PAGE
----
He knows it’s a pipe dream, but if Saskatoon’s police chief had his way cannabis legalization would be pushed back.
Troy Cooper spoke with media Thursday, addressing the short – and for now, unknown – timeline leading up the new federal law.
“We’re assuming it’s a summer roll out. We’ll be prepared and ready for summer. But any extension on that would be beneficial for us for additional training,” Cooper explained.
A day earlier, Saskatchewan was the last province to release its framework for handling the legalization of recreational marijuana.
“There’s nothing that surprising that we weren’t expecting to see,” Cooper said. “The new information, of course, is the legal age of consumption.”
Cooper said he was happy to see the age set at 19, as police chiefs were consulted on the minimum legal limit.
“We knew that it was unlikely that anything older than 19 would be supported,” he said.
“To go any younger than 19 would probably start to erode the principle the act was based on, and that was to protect youth.”
Cooper noted since the age is consistent with alcohol consumption in the province, it’ll be easier for officer training and on policies already in place.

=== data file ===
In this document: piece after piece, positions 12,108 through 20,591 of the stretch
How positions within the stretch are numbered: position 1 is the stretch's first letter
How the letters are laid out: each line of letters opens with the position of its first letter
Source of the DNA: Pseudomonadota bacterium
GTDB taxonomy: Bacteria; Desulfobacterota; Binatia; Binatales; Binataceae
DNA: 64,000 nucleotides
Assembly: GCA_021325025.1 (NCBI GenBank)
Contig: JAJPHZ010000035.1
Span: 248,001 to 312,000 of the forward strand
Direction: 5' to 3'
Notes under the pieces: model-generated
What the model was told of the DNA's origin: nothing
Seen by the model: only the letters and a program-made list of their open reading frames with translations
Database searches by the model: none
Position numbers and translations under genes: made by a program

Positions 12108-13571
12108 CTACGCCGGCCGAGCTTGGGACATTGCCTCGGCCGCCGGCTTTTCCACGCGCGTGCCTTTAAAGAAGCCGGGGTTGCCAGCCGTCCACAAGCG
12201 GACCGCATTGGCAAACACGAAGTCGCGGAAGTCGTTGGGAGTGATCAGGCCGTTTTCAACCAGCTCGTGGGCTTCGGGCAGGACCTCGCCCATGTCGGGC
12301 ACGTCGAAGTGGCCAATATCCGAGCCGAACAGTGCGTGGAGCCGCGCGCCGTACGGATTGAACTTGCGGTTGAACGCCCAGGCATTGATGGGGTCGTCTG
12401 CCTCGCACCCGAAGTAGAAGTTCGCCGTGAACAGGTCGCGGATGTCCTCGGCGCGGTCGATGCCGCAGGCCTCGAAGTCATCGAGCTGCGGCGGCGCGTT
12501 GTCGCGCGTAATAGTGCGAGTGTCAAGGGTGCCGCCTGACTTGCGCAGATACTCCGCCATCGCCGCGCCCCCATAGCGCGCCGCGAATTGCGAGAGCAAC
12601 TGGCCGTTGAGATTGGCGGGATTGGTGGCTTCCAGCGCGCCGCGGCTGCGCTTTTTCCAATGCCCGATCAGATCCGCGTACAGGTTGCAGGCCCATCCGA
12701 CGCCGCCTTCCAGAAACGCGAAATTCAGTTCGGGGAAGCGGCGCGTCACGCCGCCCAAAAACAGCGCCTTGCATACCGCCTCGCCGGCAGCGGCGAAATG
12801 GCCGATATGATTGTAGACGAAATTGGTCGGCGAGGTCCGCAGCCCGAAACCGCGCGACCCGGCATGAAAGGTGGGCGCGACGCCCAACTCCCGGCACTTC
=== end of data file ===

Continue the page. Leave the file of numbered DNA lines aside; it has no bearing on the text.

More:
But the police chief added there are still a lot of outstanding questions regarding enforcement, particularly when it comes to impaired driving.
“What that looks like and what resources that requires, we’re still not sure,” he said, adding the service can’t move ahead with the extra training right now.
“When the new federal legislation comes in, there’s additional requirements for training around testing and testing equipment – we don’t have that equipment yet.”
In the meantime, he said the community will be safeguarded by current legislation on impaired driving and vehicle seizures.
As for the cost of training, Cooper noted there are still a lot of unknowns as staffing levels will be affected during the development time and members may be brought in as backfill.
The police chief also pointed out rates of other offences, such as impaired driving, will likely go up once the law takes hold, based on data from other communities where the drug is legal.
Driving your cannabis home
One thing Cooper said he’s not worried about is the Saskatchewan provision requiring people to take their cannabis straight home once purchased.
On Wednesday, New Democrat MP Nicole Sarauer took issue with this, saying it would be hard to enforce.
“That’s not new to us. We’ve had the exact same requirement under the alcohol requirements,” he said.
“I don’t think that will be much of an issue for police as far as this legislation being rolled out.”
In Saskatchewan, drivers are allowed to take sealed, unopened liquor home anywhere in the vehicle – although Cooper noted the trunk is a good spot.
He said the same will go with cannabis; with the goal being to curb drivers from partaking behind the wheel.